Original article by Michelle Ma from UW News. Photo by Petra Ditsche.
The finger-sized Northern clingfish employs one of the best suction cups in the world. A small disk on its belly can attach to wet, slimy, even rough surfaces and hold up to 230 times its own body weight.
A University of Washington team inspired by the clingfish’s suction power set out to develop an artificial suction cup that borrows from nature’s design. Their prototype, described in a paper published Sept. 9 in the journal Philosophical Transactions of the Royal Society B, actually performed better than the clingfish.
“I like to say, nature is always best,” said lead author Petra Ditsche, who started this work as a postdoctoral researcher at UW Friday Harbor Laboratories on San Juan Island. “In this case, when considering their attachment force, our suction cups are better.”
The suction cups could be useful across a number of industries that require a strong but reversible sticking force on rough or textured surfaces. These could include tagging whales and other marine animals, attaching sensors to fouled aquatic surfaces or operating underwater vehicles to clean ship hulls. Applications in shower caddy design or industrial processing are other interesting fields of application for the bioinspired suction cups, the researchers said.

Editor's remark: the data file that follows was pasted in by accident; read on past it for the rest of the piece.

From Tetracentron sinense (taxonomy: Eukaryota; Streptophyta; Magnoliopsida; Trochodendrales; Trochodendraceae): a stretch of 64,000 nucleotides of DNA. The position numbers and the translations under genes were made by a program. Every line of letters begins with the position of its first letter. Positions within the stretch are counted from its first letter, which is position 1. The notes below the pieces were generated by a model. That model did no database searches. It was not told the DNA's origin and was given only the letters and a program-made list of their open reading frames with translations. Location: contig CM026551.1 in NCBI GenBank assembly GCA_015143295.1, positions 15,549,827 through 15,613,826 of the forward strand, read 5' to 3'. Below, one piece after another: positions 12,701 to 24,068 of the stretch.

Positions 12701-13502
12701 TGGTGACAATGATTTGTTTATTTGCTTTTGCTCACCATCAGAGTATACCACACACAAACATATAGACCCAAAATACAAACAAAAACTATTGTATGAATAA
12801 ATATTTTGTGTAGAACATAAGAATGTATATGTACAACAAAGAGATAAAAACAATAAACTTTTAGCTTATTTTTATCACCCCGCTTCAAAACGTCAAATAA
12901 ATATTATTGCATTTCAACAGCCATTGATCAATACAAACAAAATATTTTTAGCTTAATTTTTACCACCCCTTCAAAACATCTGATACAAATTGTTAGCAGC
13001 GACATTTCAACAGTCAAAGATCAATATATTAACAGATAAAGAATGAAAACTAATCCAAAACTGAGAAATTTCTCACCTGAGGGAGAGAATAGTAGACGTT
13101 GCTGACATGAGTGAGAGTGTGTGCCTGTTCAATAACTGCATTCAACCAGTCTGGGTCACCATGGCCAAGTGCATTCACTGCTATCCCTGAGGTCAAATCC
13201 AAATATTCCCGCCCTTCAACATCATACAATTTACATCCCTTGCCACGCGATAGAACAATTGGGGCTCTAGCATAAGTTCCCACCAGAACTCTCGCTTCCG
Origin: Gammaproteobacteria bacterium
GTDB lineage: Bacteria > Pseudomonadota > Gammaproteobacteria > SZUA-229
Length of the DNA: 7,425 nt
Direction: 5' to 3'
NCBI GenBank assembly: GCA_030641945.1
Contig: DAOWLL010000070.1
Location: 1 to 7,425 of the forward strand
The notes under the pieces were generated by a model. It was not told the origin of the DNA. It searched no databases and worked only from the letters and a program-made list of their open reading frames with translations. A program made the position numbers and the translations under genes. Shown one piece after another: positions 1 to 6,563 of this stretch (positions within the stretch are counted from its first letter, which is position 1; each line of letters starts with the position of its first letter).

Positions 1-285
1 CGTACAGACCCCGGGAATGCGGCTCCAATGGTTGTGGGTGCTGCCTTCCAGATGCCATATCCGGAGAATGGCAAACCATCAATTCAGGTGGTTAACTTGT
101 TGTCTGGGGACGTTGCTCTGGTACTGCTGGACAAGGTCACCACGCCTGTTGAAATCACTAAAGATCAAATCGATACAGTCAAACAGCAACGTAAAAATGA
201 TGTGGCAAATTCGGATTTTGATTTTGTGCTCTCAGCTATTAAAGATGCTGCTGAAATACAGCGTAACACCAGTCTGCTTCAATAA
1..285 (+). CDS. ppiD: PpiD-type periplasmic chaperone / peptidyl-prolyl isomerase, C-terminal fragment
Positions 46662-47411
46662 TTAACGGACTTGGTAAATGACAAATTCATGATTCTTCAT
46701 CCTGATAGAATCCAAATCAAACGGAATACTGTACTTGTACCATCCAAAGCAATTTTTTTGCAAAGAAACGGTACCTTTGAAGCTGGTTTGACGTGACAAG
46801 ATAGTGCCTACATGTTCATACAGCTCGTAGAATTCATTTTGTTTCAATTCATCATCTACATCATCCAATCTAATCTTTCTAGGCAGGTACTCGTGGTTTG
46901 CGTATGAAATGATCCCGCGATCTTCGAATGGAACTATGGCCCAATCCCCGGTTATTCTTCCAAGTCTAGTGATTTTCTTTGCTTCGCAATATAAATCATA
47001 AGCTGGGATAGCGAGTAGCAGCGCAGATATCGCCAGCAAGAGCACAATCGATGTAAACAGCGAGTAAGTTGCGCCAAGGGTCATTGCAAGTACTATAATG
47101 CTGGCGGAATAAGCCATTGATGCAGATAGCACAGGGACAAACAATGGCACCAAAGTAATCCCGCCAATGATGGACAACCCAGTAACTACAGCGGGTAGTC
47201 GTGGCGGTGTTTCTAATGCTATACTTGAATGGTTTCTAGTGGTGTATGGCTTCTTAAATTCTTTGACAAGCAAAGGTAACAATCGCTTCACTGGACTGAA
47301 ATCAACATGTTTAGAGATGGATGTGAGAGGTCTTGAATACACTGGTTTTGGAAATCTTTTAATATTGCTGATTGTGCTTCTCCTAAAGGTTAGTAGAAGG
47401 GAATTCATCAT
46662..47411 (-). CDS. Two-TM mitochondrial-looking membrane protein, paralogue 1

Key to their suction cup breakthrough was understanding how the clingfish’s natural suction works so effectively — especially on rough surfaces that normally cause a manufactured suction cup to fail.
Clingfish have a disc on their bellies that allows them to hold on with great tenacity. The rim of the disc is covered with layers of micro-sized, hairlike structures, in many different sizes. This layered effect creates more friction along the rim and helps the fish stick to rough surfaces. The entire disk is flexible and elastic, allowing it to adapt and hold on to coarse, uneven surfaces.
“These fish are so evocative in what they can do. They can stick to irregular rocks covered in algae, and you cannot buy something that will reversibly stick to those rocks,” said co-author Adam Summers, a professor of biology and of aquatic and fishery sciences based at Friday Harbor Labs. “An awful lot of experimentation and skepticism finally led us to understanding how it worked.”
Read the full and original article by Michelle Ma from UW News.